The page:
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For members


Why do some Norwegian citizenship applications take much longer than others?

Becoming eligible for Norwegian citizenship is a process which takes years. When you finally submit your documents, you could find out whether you have been successful in a couple of months or up to two years.

Why do some Norwegian citizenship applications take much longer than others?

Language tests, citizenship and social studies tests, residency requirements and a good conduct certificate are just some of the key criteria you will need to meet to be granted Norwegian citizenship.

Meeting these requirements and being granted citizenship means such benefits as having the same rights as Norwegian and EEA citizens, being able to vote in general elections and staying in Norway for as long as you like or returning after a lengthy absence with virtually no paperwork.

Once you’ve checked all the boxes that apply to you and handed your documents to the police, your paperwork will be forwarded to the Norwegian Directorate of Immigration (UDI).

Per-Jan Brekke, a senior press advisor for the UDI, has told The Local that citizenship applications can take up to two years to process.

However, some cases receive a decision in a much shorter time, while others can take longer than two years to process.

One factor which affects how long an application will take is the applicant’s existing citizenship. Brekke used the example of applications from Syrian nationals taking longer to process.

“One of the reasons for long waiting times is that it is a challenge for Norwegian authorities to confirm the identity of persons from Syria. It has been difficult to determine the authenticity of Syrian passports since the civil war began in 2012. Consequently, the UDI has to confirm identities in other ways. Carrying out these alternative activities requires a case officer to evaluate your application,” he said.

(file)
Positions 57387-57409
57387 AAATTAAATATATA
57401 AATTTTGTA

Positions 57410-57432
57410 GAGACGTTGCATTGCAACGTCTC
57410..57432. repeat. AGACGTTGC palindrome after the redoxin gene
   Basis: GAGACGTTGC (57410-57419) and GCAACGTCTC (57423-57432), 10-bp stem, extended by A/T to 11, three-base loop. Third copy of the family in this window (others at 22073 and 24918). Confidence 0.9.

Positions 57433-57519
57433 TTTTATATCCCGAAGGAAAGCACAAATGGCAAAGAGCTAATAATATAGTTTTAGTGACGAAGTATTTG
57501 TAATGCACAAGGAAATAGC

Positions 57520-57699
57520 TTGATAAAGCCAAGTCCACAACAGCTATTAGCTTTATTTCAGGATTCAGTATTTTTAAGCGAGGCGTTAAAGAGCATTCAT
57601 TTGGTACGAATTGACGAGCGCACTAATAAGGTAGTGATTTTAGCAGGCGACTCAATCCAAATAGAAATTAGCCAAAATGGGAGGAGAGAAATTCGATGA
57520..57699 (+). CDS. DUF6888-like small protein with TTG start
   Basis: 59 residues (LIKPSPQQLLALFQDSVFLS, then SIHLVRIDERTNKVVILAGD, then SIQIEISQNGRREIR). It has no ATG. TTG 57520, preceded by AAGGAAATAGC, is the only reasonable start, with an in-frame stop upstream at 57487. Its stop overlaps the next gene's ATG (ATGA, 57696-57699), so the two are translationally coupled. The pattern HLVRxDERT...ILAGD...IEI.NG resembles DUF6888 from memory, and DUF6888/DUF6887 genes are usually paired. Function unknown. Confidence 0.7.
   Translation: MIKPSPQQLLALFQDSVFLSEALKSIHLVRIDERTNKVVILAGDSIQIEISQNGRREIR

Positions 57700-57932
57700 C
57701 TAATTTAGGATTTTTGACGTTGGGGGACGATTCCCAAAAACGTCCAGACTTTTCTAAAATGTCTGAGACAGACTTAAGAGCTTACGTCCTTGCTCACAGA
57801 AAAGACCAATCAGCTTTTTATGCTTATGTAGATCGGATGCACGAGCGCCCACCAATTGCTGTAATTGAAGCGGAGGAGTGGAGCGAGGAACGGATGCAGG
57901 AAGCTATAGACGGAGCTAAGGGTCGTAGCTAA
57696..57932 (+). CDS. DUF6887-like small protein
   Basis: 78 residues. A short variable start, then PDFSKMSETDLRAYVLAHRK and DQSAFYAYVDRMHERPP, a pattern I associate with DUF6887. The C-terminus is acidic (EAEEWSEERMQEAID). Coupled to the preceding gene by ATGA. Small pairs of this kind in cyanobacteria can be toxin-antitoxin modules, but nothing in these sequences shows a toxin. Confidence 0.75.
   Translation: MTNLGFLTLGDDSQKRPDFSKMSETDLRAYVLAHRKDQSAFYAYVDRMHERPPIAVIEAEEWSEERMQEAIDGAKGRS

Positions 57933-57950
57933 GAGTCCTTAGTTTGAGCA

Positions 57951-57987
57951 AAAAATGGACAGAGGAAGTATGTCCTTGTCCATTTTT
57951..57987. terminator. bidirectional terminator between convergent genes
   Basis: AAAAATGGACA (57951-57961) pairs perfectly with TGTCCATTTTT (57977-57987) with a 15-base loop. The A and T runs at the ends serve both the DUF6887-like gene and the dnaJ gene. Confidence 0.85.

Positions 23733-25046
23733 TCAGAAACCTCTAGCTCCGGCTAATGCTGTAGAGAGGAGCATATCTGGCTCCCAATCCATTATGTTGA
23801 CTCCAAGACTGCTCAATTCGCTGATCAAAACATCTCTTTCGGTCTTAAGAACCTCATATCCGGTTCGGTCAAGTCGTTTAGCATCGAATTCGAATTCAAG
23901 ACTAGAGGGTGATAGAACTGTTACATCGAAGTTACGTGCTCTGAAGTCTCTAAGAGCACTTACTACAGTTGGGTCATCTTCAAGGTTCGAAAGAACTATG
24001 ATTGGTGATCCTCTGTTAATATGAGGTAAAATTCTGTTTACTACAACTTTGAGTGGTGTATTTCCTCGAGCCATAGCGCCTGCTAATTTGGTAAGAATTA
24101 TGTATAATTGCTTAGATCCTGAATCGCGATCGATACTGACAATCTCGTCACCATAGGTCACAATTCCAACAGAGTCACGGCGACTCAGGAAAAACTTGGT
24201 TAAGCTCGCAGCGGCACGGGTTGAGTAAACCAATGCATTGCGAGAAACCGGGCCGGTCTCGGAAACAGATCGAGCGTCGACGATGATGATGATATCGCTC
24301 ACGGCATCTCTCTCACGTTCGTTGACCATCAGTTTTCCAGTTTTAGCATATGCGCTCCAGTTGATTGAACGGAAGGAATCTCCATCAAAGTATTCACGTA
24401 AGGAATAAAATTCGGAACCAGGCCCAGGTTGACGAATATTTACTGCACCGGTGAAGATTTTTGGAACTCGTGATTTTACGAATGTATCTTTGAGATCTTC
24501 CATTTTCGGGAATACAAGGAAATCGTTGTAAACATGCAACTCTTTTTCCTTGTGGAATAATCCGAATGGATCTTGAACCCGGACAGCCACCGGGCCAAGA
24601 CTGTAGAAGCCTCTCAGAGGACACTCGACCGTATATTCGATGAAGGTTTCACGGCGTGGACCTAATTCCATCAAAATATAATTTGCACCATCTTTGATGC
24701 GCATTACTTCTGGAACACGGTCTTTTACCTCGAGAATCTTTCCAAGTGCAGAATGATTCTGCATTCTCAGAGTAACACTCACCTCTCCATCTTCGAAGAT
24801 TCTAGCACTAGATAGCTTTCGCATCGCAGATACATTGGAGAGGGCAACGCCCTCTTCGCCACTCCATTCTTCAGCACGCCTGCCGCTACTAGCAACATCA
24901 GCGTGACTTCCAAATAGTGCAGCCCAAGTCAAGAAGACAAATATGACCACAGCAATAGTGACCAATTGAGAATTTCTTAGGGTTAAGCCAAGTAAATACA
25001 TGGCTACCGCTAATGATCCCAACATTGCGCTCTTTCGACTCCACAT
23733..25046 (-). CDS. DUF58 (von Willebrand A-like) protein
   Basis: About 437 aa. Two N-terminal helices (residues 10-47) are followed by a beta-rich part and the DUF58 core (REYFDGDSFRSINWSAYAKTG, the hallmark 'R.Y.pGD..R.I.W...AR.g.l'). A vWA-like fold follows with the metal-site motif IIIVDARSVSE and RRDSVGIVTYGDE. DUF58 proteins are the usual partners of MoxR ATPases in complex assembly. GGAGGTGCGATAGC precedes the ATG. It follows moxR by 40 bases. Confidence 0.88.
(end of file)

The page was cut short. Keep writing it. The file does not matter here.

Currently, the UDI website says that applications for citizens from (as an example) the UK, the US and Italy take 22 months to process. Meanwhile, applications for a national from Syria take 26 months.

One of the reasons citizenship cases take so long to process in the first place is that the UDI has received a large volume of applications.

“The main reason for the current long waiting times in citizenship cases is the large volume of cases that we have been unable to process quicker,” Thomas Theis-Haugan, a senior advisor to the press at the UDI, told The Local.

However, The Local has heard of citizenship cases processed in just a few months rather than up to 22 months. This is because the UDI can automatically process some applications, meaning a decision is made much quicker.

“Although some citizenship cases have much shorter waiting times since they can be automated (approximately one-third of all citizenship cases),” Theis-Haugan said.

Essentially, those who have their case processed can expect a significantly shorter wait for a decision.

On its website, the UDI states that those who do not receive an answer to their application within two months are probably not having their cases processed automatically. Applications that aren’t processed automatically are handled by a caseworker.

Those having a caseworker look over their application typically have nothing to fear or worry about, but it does mean it will take longer to receive a decision.

Unfortunately, the UDI or the police cannot tell you whether your application will be processed automatically. Additionally, you won’t receive any heads-up as to whether your case is or isn’t being processed automatically. If your request to become a Norwegian citizen is handled by a caseworker, the immigration directorate won’t be able to tell you why either.